If you work in design, study design, or even if industrial design is on your radar in any capacity, you are likely familiar with the work of Dieter Rams. Known for his time designing iconic products for Braun and later Vitsœ, Rams’ 10 Principles of Design have garnered him a top spot on the list of most influential industrial designers of our time. We won’t give too much of Rams’ design story away, as director Gary Hustwit did the work for us with his new feature-length documentary, RAMS, which is all about the life and philosophies of the eponymous designer.
RAMS hasn’t released yet, but I had the exciting chance to attend the New York screening at SVA’s theater last month. I was expecting the film to serve as a timeline for Rams-designed products, but the crowd ended up being treated to so much more. Instead of solely focusing on Rams’ work, Hustwit chose to tell a more compelling story—that of a designer who spent his entire career bringing beloved consumer products to life but deeply regrets (and continues to contemplate) the role his products played in creating a wasteful, disposable society.
Hustwit structured the documentary around Rams’ backstory, both personal and professional. The film comprised of dialogue from Rams and his colleagues sandwiched between moments left with nothing but the powerful sounds of Brian Eno’s original soundtrack and striking visuals of products and architecture. Naturally, I left hungry for more information, but there was no denying that Hustwit’s stripped-down editing style appropriately played homage to Rams’ 10 Principles of Design and the designer’s personality.
To give a glimpse into the making of RAMS, I’ve combined tidbits from the Q&A session held after the NYC screening with Hustwit and Mark Adams, Managing director of Vitsœ, with a separate follow-up interview with Hustwit:
When you started working on RAMS, did you realize the film would turn into something larger than design—a whole commentary on consumerism?
Gary Hustwit: Yeah, the contradiction of Dieter regretting being a designer and feeling like he played a part in getting us to the consumerist point we’re at is exactly why I wanted to do this. He said something early on in the film about how we are going through another period of technological and social change due to a completely different global/cultural situation. Working on this film has been three and a half years of meeting with Dieter, talking with him and trying to understand how things have changed. The world has changed in a lot of ways over that time, and I think that is reflected in the kind of conversations I was having with Dieter and with the other people in the film.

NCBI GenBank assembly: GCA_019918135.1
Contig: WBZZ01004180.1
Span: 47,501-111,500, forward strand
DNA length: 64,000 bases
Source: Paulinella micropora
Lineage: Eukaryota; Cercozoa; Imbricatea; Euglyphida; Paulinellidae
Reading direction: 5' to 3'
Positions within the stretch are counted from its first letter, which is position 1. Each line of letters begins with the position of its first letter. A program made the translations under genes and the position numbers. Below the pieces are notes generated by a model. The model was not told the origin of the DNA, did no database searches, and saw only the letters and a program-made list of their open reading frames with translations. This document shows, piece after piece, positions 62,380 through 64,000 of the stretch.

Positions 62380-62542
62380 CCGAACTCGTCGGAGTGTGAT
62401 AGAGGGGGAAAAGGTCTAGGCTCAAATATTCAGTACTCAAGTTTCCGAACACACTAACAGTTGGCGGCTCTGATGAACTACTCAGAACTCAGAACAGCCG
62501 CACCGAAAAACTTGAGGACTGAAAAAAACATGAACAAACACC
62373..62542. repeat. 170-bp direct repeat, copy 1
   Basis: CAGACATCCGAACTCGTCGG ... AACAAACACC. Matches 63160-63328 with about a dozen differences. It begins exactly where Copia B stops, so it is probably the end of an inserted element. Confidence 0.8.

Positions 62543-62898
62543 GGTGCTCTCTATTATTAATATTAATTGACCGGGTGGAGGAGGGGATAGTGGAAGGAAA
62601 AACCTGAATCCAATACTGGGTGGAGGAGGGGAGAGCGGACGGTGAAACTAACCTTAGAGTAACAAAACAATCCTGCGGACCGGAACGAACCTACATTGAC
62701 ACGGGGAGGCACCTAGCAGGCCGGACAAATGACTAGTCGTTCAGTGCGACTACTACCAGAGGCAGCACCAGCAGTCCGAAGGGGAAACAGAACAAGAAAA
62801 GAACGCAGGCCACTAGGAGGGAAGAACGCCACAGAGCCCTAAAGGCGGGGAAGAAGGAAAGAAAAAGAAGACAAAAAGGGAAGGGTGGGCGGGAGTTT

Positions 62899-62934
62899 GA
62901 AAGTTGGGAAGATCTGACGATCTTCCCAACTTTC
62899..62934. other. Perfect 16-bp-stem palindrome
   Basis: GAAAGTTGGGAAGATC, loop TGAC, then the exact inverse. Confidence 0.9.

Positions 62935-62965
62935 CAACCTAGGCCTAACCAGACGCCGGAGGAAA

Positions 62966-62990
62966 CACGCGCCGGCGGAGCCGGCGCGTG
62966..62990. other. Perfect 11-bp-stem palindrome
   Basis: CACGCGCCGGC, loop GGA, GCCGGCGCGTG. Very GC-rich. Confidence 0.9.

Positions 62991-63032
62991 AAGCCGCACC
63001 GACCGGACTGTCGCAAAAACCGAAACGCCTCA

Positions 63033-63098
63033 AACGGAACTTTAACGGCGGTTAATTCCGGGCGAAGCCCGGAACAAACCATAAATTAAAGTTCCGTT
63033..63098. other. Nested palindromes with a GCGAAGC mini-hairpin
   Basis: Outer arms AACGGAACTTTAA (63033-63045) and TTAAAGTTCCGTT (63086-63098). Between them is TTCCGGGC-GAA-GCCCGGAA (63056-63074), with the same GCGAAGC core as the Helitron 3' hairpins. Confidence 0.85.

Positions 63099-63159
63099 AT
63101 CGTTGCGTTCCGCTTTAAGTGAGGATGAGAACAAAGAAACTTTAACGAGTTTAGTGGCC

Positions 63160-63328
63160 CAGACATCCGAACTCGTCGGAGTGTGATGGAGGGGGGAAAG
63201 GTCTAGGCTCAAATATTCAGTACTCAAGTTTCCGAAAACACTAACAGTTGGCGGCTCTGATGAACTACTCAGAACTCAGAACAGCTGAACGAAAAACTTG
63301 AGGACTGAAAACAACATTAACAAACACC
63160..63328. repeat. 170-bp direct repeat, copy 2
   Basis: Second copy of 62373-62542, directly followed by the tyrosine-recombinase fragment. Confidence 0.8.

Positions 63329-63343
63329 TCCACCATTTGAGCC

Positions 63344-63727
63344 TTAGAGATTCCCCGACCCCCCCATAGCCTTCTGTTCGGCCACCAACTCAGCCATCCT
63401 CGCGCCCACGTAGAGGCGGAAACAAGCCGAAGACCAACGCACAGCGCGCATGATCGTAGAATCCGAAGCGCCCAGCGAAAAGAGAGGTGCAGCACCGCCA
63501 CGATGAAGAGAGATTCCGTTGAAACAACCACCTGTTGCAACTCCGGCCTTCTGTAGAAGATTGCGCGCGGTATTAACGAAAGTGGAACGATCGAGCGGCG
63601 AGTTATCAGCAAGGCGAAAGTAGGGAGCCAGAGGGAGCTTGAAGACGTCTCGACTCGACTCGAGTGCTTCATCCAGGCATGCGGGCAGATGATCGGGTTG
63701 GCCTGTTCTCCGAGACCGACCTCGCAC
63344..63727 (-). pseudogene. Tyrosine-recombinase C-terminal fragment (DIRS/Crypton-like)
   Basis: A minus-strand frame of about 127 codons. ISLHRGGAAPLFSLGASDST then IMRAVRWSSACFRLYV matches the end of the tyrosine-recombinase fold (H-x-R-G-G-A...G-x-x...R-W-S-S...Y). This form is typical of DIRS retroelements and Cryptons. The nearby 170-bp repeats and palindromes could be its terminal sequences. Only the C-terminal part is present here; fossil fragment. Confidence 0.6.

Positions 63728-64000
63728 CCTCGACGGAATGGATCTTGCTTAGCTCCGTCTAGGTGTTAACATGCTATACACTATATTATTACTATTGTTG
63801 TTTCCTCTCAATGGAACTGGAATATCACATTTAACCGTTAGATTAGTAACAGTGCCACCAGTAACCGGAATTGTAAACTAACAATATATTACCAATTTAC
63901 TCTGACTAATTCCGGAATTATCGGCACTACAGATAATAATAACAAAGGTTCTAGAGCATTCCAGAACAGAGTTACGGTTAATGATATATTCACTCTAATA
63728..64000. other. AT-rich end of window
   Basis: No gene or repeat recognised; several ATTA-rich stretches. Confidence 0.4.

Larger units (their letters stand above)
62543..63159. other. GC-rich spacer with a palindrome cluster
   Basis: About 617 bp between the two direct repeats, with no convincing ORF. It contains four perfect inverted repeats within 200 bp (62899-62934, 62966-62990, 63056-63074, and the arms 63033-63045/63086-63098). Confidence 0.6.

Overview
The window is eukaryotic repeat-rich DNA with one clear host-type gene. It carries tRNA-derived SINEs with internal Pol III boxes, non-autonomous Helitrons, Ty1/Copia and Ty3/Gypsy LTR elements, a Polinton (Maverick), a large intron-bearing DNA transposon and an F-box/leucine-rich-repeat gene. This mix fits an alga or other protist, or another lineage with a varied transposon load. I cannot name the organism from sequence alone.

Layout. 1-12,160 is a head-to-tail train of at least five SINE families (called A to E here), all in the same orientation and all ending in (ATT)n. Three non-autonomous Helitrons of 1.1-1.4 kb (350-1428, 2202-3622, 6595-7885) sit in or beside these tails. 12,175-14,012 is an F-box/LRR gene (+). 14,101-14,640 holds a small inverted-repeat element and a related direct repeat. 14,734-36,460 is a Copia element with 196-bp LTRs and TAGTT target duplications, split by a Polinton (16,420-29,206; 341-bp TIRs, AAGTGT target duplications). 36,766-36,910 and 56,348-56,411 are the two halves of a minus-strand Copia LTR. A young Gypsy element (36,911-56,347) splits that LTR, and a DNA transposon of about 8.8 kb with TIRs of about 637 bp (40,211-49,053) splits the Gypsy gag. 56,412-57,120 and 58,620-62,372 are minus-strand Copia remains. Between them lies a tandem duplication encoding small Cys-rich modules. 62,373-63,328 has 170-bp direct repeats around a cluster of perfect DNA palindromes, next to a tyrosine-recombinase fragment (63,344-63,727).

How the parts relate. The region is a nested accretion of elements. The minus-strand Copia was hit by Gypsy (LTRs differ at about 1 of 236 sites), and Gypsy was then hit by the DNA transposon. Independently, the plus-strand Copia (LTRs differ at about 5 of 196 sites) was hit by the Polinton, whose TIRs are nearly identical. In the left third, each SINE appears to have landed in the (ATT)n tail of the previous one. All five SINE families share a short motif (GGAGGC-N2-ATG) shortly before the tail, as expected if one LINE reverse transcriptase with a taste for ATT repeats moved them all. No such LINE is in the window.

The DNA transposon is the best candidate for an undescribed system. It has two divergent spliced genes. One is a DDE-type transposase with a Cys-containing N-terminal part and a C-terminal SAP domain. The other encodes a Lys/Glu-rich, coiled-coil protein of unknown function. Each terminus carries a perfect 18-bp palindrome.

A lot of what Dieter has done over the past 20 years since he’s been out of design has really crystallized his thinking around sustainability issues and his whole less but better philosophy. That is what pushed me over the edge to do the film. If it would have just been, “Wow Dieter is amazing, look at all this amazing design he did”… That’s fine too, but that was only part of what interested me in his story.
In some ways, I wish I didn’t have to talk about his designs. I realize that they’re obviously the reason he’s well-known, but I was much more interested in encapsulating his philosophy in the film than I was talking about the radius of a curve on a radio. Dieter spent so much time thinking about how we relate to consumer electronics and decided to not be involved in creating digital products. He has this really objective view on the behavioral changes that smartphones and additional technology have brought around. He has this incredible point of view that’s informed by a 60-year career of designing and making products.
“It was a lot of work to persuade Dieter and Ingeborg to open up one last time. They felt that everything they’ve said is already in the public domain. They have nothing more to say, and yet this seemed to be a glaring omission. I think it’s fantastic that we’ve got this.” —Mark Adams
Mark Adams: I’m a great believer in the pendulum. It swings, and it can over-swing. I think Dieter would certainly have the argument that the digital pendulum is over-swinging at the moment. We just need to come back somewhat. Dieter often talks about what limited resources he had growing up and what limited education he had because his education was frankly completely interrupted by the war. He took a great deal of inspiration from that. He would go back to, “Where did the modern movement come from?” Well, the modern movement came from the destruction of WWII. Therefore, it was all about cleanliness and light—it wasn’t about cool white spaces that were going to have a particular aesthetic. It was all about health. It was all about sweeping away the destruction that had become before.